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What Does SPF Mean?

A bottle of sunscreen.
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  • Written By: Tricia Ellis-Christensen
  • Edited By: O. Wallace
  • Last Modified Date: 29 March 2014
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Sun Protection Factor (SPF) represents the length of time you can stay out in the sun without burning, multiplied by the corresponding number. So a person who would normally start to burn in 10 minutes, could theoretically have 150 minutes of sun protection with a sunscreen that has an SPF of 15.

Regardless of SPF number, testing of sunscreen does not really correspond to the amount of time you can stay out in the sun without burning because sweating, clothing rubbing against the skin, and water sports will all wear the sunscreen off. Tests also use much more sunscreen than do most people, so SPF number results can be inaccurate. Usually, an SPF 15 rated sunscreen will give your about an hour of protection before you should reapply sunscreen. This, of course, varies from person to person. It also helps to wear protective clothing, hats and sunglasses.

The SPF number only relates to ultraviolet B (UVB) protection. Ultraviolet A (UVA) protection is not measured through these numbers, and until recently, frequently was not available in sunscreens. UVB rays are more potent, quicker to produce sunburn, and have been linked to skin cancer. UVA is associated with aging of the skin, and along with UVB exposure, may increase risk or facilitate skin cancer. UVA though milder, is still not safe.

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Some chemicals found in new sunscreens that also boast an SPF number can help block UVA rays. Chemicals like Parsol 1789 block both UVA and UVB rays. Unfortunately, these chemicals are a cause of concern to environmentalists because they have been found in water, groundwater and soil. Potential long-term effects of exposure are unknown.

What remains important to remember is that sunscreen strength is less important than frequent application, and avoidance of sun between 10 am and 4 pm, when UVB rays are strongest. Sunscreen protection should always be combined with protective clothing and sun avoidance during the hottest and brightest parts of the day.

Some people do pay more for higher SPF protection, and this may make sense for those with lighter skin. Doctors generally recommend purchasing an sunscreen of 15 or higher. There are lower ones, which will cause the skin to tan or burn in under an hour. It may be unnecessary to purchase an SPF higher than 15, except possibly for infants, if you can be vigilant about reapplying the sunscreen every hour, and after swimming or very vigorous physical activity.

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Discuss this Article

DylanB
Post 13

@orangey03 – The problem is probably that you are using lotion instead of spray. Try purchasing a clear, no-rub spray with SPF 30.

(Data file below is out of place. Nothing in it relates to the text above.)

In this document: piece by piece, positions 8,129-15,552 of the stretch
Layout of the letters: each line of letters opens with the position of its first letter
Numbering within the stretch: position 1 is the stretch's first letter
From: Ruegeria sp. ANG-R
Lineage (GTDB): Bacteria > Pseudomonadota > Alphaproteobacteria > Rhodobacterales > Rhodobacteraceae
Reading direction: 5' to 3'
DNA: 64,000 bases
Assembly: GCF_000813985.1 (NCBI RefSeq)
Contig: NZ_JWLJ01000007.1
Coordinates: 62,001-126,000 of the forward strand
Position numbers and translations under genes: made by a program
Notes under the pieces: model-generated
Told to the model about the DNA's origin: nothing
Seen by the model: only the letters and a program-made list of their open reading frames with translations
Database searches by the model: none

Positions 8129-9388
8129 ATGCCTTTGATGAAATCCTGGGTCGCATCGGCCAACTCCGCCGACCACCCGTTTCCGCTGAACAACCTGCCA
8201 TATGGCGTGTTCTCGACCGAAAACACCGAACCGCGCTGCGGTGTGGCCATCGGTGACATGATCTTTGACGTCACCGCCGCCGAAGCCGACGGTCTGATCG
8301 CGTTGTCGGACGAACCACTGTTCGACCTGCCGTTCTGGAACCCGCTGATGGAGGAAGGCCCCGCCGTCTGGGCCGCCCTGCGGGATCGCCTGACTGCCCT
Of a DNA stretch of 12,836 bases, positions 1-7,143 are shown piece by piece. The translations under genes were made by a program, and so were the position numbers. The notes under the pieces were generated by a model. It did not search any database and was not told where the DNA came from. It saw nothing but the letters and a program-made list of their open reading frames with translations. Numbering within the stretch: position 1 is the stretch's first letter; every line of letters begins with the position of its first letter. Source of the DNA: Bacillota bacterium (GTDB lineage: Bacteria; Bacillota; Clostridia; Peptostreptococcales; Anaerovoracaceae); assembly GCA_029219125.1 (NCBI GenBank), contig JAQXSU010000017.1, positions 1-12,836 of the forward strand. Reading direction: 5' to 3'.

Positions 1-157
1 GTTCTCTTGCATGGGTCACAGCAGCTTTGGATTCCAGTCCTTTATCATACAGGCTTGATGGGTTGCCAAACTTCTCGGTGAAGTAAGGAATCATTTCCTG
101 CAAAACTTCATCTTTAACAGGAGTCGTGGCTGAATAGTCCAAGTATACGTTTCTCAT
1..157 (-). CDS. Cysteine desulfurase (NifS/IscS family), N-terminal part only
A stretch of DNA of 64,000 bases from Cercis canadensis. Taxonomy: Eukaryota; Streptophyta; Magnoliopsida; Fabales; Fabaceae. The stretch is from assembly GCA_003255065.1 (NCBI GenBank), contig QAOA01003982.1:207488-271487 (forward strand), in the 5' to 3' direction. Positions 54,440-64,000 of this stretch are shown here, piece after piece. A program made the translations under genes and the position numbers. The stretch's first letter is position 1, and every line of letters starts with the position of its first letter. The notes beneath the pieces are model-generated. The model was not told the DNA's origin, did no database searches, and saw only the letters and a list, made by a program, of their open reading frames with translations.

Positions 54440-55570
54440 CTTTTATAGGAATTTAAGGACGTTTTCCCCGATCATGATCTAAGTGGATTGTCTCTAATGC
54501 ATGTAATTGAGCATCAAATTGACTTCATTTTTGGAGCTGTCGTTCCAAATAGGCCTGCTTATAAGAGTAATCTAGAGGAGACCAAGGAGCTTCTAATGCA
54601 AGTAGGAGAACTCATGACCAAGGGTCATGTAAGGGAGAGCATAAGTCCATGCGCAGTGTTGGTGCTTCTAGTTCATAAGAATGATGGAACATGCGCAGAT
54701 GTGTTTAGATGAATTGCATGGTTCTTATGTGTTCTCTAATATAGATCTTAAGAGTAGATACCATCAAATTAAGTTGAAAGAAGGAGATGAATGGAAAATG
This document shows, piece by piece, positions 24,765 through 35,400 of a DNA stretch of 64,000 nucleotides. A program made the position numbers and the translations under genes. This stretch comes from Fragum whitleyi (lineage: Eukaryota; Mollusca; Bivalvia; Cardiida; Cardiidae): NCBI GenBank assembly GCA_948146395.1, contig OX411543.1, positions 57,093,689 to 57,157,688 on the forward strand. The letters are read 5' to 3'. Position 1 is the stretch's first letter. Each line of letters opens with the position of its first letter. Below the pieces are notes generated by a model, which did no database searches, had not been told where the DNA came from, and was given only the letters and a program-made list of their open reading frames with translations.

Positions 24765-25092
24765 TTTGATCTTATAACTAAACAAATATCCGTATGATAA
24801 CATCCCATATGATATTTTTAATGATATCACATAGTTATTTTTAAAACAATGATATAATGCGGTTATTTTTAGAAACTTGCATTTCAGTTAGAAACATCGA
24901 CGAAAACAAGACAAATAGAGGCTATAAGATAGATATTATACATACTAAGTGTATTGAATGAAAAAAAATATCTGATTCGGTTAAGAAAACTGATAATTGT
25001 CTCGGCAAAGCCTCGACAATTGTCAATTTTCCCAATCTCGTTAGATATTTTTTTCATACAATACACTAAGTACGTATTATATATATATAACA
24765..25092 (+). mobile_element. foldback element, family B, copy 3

I used to have trouble with even the waterproof lotion rubbing off in spots. If I were to lie down on a float, the lotion would stick to the raised spots on the float and I would wind up with red rings on my body.

I started using the spray, and almost nothing can remove it. In fact, it is hard to get the stuff off in the shower when scrubbing with a cloth and soap!

At least I know that I'm well protected. It dries quickly, so I can go about my business. Reapplication is very easy, and you don't have to do it often.

orangey03
Post 12

Sunblock with SPF 15 does almost nothing for me. I have very fair skin, and I burn in about thirty minutes, even while wearing SPF 15.

I buy lotion with SPF 30, but even that only lasts about an hour. Is there anything I can do to make my sunscreen last longer? I'm tired of reapplying so often!

cloudel
Post 11

I wear foundation with SPF 15 in it. I used to have trouble deciding between regular sunscreen and regular foundation with no SPF, so when I found this product, I was thrilled.

Now, I can walk around outside without feeling that all my flaws are exposed. I can go to the park on my lunch break without worrying about getting any sun damage while eating lunch on that park bench in the sun.

I was afraid when I first bought the makeup that it might smell like sunscreen, but it doesn't. In fact, it has almost no odor at all. After I apply it, I don't even smell it.

kylee07drg
Post 10

@anon179152 – SPF 50 would be good for you. Some people say that when you go higher than SPF 30, you are probably just wasting money, but I have seen that SPF 50 works better.

One year, I went to the beach wearing SPF 30, and I burned, even though I reapplied every two hours. The next year, I wore SPF 50 instead, and I didn't even turn pink.

anon249709
Post 7

SPF is an initialism, not an acronym. You can't pronounce SPF.

anon179152
Post 6

My skin gets damaged in the sun as in i get a lot of spots and pigmentation. would getting a moisturiser of SPF 50 be too much? Should i just get spf 30 because at the moment I'm using spf 25 and that's not very good?

anon176101
Post 5

yeah I'm doing a science project on if spf 10 or spf 30, which one protects your skin better.

well, i guess we all know that it is spf 30, right?

anon72028
Post 2

yeah when i was little my dad never put on sunscreen. he always wore a cotton t-shirt outside.

Some dads. ha!

averagejoe
Post 1

Did you know that a regular cotton t-shirt is the equivalent of SPF 5 sunscreen?

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